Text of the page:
Masters Theses

Abstract

"Time management is a particularly troublesome example of a difficult resource allocation decision due to the absolute amount any one person has to work with. Many schools are emphasizing non-traditional and extracurricular learning experiences for undergraduate engineering students. These include activities such as incorporating service-learning projects into the classroom, involving students in design competitions (e.g., solar car, concrete canoe), and promoting involvement in traditional campus organizations. This study was intended to apply current motivational models to the conditions present in engineering educational environments. In the present study, students from the University of Missouri-Rolla campus (n=115) were surveyed in order to investigate the development of habits and attitudes that students carry with them into the workplace after graduation. This study examined the influences on students' priorities for allocating their time, as well as their perceptions of whether academic achievement or social involvement was more important. This study presents data relating key personality and motivational factors to patterns of student social involvement, organizational commitment, academic performance, work habits, and attitudes. In addition, this study presents implications for engineering educators and potential cost-benefit trade-offs for particular student subpopulations"--Abstract, page iii.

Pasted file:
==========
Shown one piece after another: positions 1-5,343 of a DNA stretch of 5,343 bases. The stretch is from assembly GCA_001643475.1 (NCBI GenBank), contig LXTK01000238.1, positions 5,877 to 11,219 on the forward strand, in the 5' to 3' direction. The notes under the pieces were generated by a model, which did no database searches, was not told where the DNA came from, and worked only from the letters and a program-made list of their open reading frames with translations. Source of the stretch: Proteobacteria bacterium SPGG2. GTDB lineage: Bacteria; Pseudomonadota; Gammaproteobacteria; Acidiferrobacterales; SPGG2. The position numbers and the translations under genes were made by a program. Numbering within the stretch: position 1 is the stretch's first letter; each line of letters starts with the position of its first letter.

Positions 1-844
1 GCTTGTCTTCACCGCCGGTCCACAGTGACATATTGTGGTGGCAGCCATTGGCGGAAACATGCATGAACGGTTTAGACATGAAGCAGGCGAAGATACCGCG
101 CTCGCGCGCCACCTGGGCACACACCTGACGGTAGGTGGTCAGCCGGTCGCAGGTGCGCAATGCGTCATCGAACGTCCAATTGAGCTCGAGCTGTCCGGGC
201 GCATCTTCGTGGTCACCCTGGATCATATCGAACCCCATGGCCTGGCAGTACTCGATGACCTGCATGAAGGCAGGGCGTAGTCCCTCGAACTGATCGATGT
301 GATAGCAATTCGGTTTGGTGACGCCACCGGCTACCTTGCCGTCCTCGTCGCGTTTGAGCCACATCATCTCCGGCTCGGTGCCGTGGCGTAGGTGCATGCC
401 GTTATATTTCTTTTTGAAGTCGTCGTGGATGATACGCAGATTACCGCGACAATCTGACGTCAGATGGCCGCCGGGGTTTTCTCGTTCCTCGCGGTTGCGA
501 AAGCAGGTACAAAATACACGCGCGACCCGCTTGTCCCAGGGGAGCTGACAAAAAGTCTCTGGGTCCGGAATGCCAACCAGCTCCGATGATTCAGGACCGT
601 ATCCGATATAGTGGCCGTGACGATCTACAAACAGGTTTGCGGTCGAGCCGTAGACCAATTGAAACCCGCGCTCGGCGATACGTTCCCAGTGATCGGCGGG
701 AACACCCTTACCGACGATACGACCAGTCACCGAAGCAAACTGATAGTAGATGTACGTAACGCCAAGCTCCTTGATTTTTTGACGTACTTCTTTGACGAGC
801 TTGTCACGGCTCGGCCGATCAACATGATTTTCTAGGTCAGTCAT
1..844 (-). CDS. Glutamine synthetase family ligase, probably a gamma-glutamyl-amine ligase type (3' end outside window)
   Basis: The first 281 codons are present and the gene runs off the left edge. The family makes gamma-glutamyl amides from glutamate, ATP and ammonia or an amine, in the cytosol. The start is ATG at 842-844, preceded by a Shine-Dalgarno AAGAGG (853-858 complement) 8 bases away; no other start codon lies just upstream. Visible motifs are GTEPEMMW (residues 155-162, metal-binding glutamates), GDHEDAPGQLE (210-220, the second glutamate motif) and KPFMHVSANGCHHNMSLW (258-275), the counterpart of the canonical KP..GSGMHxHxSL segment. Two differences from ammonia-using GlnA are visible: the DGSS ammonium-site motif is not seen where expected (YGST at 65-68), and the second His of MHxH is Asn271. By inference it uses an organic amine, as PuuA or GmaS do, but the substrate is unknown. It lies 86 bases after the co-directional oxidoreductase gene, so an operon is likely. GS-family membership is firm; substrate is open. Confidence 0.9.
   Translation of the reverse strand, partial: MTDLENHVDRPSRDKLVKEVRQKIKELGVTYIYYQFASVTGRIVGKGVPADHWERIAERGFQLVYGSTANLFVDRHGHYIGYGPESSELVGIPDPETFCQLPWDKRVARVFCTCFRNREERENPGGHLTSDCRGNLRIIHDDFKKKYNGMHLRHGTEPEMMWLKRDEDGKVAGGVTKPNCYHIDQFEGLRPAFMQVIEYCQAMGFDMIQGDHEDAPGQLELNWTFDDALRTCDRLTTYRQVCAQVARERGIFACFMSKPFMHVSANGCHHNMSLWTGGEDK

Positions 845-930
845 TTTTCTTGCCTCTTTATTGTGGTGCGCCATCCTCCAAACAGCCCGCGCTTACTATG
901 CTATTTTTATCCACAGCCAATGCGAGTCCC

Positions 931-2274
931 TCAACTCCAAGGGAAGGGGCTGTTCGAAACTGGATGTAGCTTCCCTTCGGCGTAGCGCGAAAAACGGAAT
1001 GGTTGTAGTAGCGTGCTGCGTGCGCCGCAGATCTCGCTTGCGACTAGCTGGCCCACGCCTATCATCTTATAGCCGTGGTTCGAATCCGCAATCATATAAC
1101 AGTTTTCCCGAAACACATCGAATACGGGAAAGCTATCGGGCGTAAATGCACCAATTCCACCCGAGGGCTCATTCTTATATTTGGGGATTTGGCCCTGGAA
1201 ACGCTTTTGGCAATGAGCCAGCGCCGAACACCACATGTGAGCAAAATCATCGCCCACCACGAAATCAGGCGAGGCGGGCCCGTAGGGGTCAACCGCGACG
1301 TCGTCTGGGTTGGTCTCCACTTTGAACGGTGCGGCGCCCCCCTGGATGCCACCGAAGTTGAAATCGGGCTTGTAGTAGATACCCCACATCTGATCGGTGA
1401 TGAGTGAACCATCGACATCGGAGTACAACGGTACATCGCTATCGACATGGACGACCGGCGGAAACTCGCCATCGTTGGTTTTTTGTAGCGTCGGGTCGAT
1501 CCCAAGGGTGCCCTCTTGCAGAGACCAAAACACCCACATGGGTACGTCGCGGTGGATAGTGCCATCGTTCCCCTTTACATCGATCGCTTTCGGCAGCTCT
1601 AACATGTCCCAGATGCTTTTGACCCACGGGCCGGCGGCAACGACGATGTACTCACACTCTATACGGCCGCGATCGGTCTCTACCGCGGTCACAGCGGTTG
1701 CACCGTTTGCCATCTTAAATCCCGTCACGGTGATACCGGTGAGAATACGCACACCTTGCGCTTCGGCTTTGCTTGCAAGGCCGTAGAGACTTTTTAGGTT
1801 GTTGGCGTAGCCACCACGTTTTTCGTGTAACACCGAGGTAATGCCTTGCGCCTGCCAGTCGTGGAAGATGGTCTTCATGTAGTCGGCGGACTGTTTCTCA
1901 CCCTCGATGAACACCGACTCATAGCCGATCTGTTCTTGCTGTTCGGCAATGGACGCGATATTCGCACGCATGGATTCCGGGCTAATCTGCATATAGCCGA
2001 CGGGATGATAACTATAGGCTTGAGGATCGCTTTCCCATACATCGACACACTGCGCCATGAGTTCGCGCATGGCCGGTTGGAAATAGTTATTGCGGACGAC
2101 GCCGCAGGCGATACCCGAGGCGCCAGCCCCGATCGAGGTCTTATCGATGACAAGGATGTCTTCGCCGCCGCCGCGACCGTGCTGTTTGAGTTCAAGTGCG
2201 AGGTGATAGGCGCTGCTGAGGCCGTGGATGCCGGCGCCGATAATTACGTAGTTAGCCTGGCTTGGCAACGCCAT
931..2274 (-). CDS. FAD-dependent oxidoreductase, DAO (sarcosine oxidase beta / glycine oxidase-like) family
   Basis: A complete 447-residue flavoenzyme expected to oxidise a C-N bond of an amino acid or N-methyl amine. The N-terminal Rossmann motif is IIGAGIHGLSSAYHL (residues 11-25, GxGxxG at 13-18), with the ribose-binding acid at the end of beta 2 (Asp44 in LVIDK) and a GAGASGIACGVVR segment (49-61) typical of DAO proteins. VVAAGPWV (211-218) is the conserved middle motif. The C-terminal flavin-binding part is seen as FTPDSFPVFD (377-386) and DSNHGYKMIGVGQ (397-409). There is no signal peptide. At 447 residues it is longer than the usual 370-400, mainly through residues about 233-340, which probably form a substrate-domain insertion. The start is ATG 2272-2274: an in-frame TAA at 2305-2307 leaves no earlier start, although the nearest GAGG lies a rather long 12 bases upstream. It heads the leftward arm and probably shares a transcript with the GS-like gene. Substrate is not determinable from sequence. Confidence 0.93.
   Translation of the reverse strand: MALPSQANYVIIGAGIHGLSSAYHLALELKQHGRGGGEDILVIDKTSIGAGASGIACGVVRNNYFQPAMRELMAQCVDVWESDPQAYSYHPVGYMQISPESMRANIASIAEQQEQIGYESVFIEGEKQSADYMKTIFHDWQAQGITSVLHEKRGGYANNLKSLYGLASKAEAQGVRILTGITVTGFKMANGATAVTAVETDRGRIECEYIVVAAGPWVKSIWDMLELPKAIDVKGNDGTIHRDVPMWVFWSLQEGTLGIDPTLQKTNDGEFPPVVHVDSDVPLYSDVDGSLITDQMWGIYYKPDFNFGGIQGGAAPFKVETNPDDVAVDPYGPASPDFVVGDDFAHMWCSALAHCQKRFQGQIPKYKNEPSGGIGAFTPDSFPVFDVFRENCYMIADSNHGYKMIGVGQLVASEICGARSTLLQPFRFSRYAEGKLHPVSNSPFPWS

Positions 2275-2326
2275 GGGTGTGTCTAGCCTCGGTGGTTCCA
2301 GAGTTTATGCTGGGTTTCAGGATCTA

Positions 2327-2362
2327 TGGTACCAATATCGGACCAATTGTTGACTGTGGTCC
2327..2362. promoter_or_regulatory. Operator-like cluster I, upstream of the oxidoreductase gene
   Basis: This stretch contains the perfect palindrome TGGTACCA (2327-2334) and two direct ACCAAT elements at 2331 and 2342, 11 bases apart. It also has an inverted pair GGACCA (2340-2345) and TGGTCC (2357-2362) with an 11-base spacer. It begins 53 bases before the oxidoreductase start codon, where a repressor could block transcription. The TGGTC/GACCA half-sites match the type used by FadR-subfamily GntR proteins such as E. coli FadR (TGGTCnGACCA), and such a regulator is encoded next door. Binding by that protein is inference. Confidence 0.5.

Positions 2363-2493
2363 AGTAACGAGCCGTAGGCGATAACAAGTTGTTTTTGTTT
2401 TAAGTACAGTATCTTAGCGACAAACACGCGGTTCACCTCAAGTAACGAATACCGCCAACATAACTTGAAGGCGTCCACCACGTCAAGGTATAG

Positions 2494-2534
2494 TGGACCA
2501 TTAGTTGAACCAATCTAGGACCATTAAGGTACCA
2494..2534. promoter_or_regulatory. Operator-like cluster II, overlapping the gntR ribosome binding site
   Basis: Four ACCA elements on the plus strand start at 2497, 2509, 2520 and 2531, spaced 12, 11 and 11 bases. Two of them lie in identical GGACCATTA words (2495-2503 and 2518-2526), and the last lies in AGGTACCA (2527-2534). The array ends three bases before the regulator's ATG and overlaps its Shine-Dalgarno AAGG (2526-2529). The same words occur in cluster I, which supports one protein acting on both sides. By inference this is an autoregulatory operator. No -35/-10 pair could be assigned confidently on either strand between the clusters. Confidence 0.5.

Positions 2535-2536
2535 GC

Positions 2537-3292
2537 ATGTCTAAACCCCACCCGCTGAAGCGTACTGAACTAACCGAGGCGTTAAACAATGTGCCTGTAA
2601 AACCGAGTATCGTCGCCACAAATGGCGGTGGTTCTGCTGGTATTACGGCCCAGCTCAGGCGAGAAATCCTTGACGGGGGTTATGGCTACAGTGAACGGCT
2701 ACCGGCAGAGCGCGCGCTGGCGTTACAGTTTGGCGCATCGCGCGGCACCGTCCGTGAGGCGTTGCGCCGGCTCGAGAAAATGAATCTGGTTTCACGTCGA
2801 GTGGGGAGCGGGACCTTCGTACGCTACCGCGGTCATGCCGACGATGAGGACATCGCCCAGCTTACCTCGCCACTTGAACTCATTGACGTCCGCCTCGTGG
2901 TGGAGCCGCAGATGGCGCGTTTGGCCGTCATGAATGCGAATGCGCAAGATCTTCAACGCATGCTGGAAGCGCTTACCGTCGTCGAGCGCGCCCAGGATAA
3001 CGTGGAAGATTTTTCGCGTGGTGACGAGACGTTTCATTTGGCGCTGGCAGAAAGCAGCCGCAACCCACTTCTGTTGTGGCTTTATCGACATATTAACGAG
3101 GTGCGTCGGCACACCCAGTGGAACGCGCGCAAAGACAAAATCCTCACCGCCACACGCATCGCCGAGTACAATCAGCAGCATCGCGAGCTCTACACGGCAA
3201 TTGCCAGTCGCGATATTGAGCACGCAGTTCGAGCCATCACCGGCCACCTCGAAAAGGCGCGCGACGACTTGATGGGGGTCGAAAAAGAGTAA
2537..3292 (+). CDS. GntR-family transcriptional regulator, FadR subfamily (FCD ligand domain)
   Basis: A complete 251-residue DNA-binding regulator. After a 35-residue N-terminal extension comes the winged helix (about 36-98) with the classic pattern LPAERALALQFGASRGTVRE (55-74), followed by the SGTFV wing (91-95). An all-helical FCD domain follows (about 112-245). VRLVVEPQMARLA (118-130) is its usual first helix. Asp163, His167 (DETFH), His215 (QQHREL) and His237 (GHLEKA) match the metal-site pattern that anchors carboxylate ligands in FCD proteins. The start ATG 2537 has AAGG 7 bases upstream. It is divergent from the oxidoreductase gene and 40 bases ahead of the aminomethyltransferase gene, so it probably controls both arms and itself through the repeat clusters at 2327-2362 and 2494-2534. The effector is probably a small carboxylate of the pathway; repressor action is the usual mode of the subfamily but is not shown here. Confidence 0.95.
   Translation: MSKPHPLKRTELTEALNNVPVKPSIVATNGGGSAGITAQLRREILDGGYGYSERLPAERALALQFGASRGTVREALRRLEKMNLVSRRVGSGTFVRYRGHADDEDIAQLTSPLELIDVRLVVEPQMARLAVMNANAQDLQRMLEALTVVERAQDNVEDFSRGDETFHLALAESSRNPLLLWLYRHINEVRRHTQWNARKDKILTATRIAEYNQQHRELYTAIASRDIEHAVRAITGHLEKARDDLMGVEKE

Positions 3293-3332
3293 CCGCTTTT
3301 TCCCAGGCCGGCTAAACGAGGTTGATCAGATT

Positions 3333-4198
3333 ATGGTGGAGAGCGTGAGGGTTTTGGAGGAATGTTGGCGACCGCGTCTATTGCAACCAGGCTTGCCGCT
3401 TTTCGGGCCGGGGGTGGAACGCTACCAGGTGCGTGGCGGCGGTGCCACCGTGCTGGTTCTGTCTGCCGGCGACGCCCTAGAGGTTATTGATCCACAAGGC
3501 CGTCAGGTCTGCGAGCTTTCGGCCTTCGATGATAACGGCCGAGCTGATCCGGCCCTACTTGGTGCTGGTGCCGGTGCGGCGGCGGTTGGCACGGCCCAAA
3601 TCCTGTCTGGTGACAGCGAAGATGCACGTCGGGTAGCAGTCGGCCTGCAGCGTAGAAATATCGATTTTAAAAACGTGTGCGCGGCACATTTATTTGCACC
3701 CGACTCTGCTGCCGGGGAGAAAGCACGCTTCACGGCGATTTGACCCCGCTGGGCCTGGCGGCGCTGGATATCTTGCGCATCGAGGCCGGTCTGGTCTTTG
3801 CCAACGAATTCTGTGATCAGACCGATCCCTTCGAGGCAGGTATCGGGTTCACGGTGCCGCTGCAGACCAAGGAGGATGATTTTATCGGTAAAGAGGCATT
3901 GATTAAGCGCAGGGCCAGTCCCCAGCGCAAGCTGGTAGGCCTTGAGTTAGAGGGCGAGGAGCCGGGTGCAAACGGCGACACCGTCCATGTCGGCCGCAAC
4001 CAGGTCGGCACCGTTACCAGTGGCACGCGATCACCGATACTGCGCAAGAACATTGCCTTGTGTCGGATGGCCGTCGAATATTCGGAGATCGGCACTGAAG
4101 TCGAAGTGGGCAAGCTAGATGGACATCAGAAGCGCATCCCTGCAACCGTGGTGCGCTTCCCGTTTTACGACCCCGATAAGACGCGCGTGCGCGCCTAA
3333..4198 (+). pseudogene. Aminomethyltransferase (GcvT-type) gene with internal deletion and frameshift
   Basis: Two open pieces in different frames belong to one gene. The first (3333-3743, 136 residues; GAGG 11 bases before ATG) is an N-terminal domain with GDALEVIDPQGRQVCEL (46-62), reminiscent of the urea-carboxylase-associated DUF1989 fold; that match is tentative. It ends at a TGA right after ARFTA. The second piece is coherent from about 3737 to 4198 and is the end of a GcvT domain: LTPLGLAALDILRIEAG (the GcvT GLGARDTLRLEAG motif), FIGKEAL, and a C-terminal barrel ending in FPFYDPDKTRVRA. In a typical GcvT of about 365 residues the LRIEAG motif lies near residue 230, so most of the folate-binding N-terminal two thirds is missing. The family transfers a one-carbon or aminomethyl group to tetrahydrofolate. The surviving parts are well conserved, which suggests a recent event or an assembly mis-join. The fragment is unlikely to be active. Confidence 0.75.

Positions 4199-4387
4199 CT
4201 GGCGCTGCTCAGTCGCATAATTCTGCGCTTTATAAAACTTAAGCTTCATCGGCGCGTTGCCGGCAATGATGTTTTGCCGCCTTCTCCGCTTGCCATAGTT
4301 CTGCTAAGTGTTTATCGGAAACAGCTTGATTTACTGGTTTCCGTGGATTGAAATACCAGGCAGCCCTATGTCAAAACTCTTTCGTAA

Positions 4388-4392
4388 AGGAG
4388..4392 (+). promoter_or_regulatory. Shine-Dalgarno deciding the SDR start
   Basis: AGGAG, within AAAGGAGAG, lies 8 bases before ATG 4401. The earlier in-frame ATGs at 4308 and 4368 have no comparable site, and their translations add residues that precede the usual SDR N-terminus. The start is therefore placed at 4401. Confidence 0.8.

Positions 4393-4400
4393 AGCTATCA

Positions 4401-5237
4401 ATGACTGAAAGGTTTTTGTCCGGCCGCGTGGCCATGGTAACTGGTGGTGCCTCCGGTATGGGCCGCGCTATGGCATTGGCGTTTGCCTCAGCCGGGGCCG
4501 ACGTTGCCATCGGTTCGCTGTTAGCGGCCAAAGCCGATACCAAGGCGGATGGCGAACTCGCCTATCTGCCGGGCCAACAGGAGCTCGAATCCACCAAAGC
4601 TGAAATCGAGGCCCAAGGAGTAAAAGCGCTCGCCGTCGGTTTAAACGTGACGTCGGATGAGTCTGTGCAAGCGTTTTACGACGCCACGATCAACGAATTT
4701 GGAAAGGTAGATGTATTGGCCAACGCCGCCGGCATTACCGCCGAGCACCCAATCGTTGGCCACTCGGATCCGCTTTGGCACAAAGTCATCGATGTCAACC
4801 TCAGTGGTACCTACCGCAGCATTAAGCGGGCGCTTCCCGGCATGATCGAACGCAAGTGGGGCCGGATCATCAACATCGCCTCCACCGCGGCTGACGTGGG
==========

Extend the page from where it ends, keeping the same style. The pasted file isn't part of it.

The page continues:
Advisor(s)

Spurlock, David

Committee Member(s)

Raper, Stephen A.
Myers, Donald D., 1939-2009

Department(s)

Engineering Management and Systems Engineering

Degree Name

M.S. in Engineering Management

Publisher

University of Missouri--Rolla

Publication Date

Spring 2005

Pagination

ix, 104 pages

Note about bibliography

Includes bibliographical references (pages 101-103).

Rights

© 2005 Daniel Jaye Bailey, All rights reserved.

Document Type

Thesis - Restricted Access

File Type

text

Language

English

Library of Congress Subject Headings

Students -- Time management
Motivation in education
Student activities -- Psychological aspects
Academic achievement

Thesis Number

T 8808

Print OCLC #

63171411

Electronic OCLC #

961923313

Link to Catalog Record

Electronic access to the full-text of this document is restricted to Missouri S&T users. Otherwise, request this publication directly from Missouri S&T Library or contact your local library.

http://laurel.lso.missouri.edu/record=b5478755~S5

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